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The Darkened Corners

Tuesday, 8 July 2008

TuesdayTorah@imabima.blogspot.com

I miss them already. It took all of my will power not to sneak into the back yard while PC was sleeping last night and rescue them. My memories. That have been relegated to the trash bin.

And now they are gone. No way to rescue them. Trash day is on Tuesday

PC smugly comments, “My memories are larger than a cardboard box.”

Yeah? So are mine, apparently. They take up 11 cardboard boxes. Or at least they did.

Now I’m down to 5. I keep waiting for the much-hyped cathartic sensation that supposedly comes with purging. I suspect that I won’t be feeling it anytime soon.

And then he adds, “Why do you need things in order to remember? I have my memories. They don’t require things. I just remember and then the moment passes.”

Well, that might be true. But having spent the better part of three days frolicking down Memory Lane, I realize how much I enjoy having tangible mementos.

Without my things, how else can I share the story about my Bat Mitzvah cards? Yes, I can describe it. But no words can accurately capture the humour of receiving so many copies of the same card.

Apparently in 1984, there were only so many Bat Mitzvah card choices at the Hallmark store. We had invited so many people (the entire congregation!) to my Bat Mitzvah and with such limited card selections, I was bound to receive duplicates. Someone with a working knowledge of statistics might be able to better explain this but I, for one, was surprised that the duplications were not spread evenly among the six or so choices. There were two cards in particular that had dozens and dozens of matching mates. I clearly recall opening the first duplicate and being amused. And how the amusement gradually became out-and-out laughter with each subsequent copy.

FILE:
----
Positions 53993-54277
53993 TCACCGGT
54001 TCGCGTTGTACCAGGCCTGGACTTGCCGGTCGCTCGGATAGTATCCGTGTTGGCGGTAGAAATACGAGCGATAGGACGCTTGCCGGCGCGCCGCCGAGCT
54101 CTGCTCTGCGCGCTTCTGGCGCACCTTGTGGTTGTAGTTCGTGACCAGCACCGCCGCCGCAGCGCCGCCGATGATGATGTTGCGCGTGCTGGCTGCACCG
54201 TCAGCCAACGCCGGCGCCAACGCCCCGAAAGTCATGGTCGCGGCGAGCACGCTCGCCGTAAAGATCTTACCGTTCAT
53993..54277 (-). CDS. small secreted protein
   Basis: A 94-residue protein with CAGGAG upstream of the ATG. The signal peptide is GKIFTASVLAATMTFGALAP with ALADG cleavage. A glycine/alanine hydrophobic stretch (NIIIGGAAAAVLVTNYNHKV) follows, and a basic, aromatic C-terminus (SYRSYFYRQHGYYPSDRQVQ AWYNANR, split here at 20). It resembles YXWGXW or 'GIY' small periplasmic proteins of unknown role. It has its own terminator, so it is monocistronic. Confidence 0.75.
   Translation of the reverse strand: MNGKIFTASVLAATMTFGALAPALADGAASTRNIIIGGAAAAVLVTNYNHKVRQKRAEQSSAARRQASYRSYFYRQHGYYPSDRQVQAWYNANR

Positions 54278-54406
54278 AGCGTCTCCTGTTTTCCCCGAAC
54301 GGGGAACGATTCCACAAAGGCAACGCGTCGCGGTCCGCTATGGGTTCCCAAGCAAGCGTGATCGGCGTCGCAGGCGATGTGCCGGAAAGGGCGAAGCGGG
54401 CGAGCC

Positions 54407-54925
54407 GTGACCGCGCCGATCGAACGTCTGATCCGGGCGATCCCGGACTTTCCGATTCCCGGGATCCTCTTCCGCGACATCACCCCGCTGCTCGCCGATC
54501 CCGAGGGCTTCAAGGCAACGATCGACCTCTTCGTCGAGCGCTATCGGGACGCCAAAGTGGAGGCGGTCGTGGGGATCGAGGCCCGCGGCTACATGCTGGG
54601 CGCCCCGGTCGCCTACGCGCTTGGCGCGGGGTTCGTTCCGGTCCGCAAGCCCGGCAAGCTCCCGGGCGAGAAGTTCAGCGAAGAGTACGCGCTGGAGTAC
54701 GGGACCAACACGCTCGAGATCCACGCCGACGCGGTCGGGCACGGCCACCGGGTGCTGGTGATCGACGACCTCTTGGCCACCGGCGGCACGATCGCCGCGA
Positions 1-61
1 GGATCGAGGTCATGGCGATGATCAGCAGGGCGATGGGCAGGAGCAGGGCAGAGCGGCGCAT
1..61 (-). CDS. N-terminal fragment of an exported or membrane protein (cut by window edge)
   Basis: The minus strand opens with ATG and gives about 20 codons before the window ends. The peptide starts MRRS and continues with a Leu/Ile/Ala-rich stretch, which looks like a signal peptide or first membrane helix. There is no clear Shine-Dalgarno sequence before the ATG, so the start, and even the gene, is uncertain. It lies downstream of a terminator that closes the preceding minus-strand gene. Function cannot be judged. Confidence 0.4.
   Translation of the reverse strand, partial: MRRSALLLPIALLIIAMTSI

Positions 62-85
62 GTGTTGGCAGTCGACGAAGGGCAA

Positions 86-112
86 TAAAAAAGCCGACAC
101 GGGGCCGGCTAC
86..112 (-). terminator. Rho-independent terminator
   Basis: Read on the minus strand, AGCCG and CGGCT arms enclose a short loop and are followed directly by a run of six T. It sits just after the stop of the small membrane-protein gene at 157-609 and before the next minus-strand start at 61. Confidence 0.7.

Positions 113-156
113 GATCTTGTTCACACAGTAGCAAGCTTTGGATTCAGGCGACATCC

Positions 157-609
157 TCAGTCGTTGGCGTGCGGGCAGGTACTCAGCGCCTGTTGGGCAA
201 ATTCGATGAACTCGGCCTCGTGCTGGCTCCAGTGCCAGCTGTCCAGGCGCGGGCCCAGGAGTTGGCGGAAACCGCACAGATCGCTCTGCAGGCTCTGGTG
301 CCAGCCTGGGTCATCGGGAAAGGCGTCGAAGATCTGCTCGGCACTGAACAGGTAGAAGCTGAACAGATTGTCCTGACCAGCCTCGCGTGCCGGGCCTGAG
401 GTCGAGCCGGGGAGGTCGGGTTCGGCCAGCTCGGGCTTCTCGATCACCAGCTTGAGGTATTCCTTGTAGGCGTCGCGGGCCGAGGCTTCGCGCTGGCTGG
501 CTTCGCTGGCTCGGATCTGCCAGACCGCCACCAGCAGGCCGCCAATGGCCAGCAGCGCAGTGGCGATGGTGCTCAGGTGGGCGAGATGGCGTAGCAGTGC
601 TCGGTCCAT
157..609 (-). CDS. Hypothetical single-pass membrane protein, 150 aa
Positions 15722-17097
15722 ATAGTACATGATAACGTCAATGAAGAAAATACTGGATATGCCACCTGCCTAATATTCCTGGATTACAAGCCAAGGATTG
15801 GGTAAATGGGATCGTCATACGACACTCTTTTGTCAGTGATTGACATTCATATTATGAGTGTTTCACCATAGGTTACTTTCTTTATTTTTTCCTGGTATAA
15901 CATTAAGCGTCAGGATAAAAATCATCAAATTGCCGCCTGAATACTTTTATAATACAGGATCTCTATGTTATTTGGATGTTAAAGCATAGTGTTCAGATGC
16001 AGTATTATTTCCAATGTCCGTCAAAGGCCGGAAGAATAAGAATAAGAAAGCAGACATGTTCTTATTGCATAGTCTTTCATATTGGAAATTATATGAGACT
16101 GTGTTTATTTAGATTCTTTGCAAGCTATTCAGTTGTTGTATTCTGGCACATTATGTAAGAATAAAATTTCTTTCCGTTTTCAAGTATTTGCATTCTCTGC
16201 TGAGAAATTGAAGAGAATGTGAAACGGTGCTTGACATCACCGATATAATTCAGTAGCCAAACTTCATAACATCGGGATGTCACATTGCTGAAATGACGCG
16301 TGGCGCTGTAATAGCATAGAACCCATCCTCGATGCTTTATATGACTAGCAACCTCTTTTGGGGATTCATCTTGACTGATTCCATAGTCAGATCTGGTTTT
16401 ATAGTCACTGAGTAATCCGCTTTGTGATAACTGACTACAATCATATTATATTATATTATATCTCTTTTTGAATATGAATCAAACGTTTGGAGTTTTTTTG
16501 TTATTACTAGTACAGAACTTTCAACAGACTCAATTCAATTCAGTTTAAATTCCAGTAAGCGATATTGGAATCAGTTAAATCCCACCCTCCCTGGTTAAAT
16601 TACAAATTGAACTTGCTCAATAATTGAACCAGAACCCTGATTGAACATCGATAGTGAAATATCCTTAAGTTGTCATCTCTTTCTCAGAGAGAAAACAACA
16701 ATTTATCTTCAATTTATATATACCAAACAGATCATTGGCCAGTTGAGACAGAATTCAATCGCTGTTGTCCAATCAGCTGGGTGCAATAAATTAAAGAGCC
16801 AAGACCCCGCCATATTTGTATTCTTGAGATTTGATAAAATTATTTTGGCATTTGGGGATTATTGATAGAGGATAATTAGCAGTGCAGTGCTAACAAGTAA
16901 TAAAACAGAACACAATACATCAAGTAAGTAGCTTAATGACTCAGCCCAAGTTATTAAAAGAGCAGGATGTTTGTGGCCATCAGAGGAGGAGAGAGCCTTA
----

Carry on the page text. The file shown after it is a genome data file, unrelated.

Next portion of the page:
Am I able to recall the story without seeing the cards? Certainly. But there is much power in the physicality of a memory. And like the Torah, we see nuances that may not have previously appeared to us. I had seen these cards a number of times. But never before had I noticed that the majority of them employed the term ‘Bas Mitzvah’ instead of ‘Bat Mitzvah.’ Perhaps it is the passage of time, as well as the fact that ‘Bat Mitzvah’ has virtually replaced the older pronunciation, that brought it to my attention. Without the physical objects, I can no longer learn from my own past in the same way.

I know that PC thinks that I am a pack rat and perhaps I do have some difficulty seeing the distinction between necessary mementos and what he lovingly calls “crap.” It’s not as though I am a compulsive hoarder. I just don’t want to let go…

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5 Comments leave one →
  1. Tuesday, 8 July 2008 3:45 pm

    I know that feeling!
    I have a garage to attest to it!

  2. Tuesday, 8 July 2008 9:00 pm

    I know what you’re dealing with. Hubby and I have to get rid of at least 1/3 of our stuff, just to make room for all of the baby’s stuff. For the past 5 months, we haven’t been able to use our living room since it’s been filled with all the baby stuff we don’t have a place for, yet.

    And the card thing? Hubby got a total of 3 father’s day cards this year – all identical!

  3. Dadgiraffe permalink
    Tuesday, 8 July 2008 9:16 pm

    I’m wondering if many of the guests may have been more familiar with the term Bas Mitzvah and didn’t want to make some kind of “Jewish mistake” by taking the risk of giving you a card with the term Bat Mitzvah. Knowing how much you as an adult now relish your Ashkenazic background, perhaps their selection of cards can be seen as beshert!

  4. French number plate permalink
    Thursday, 10 July 2008 5:53 am

    i love u

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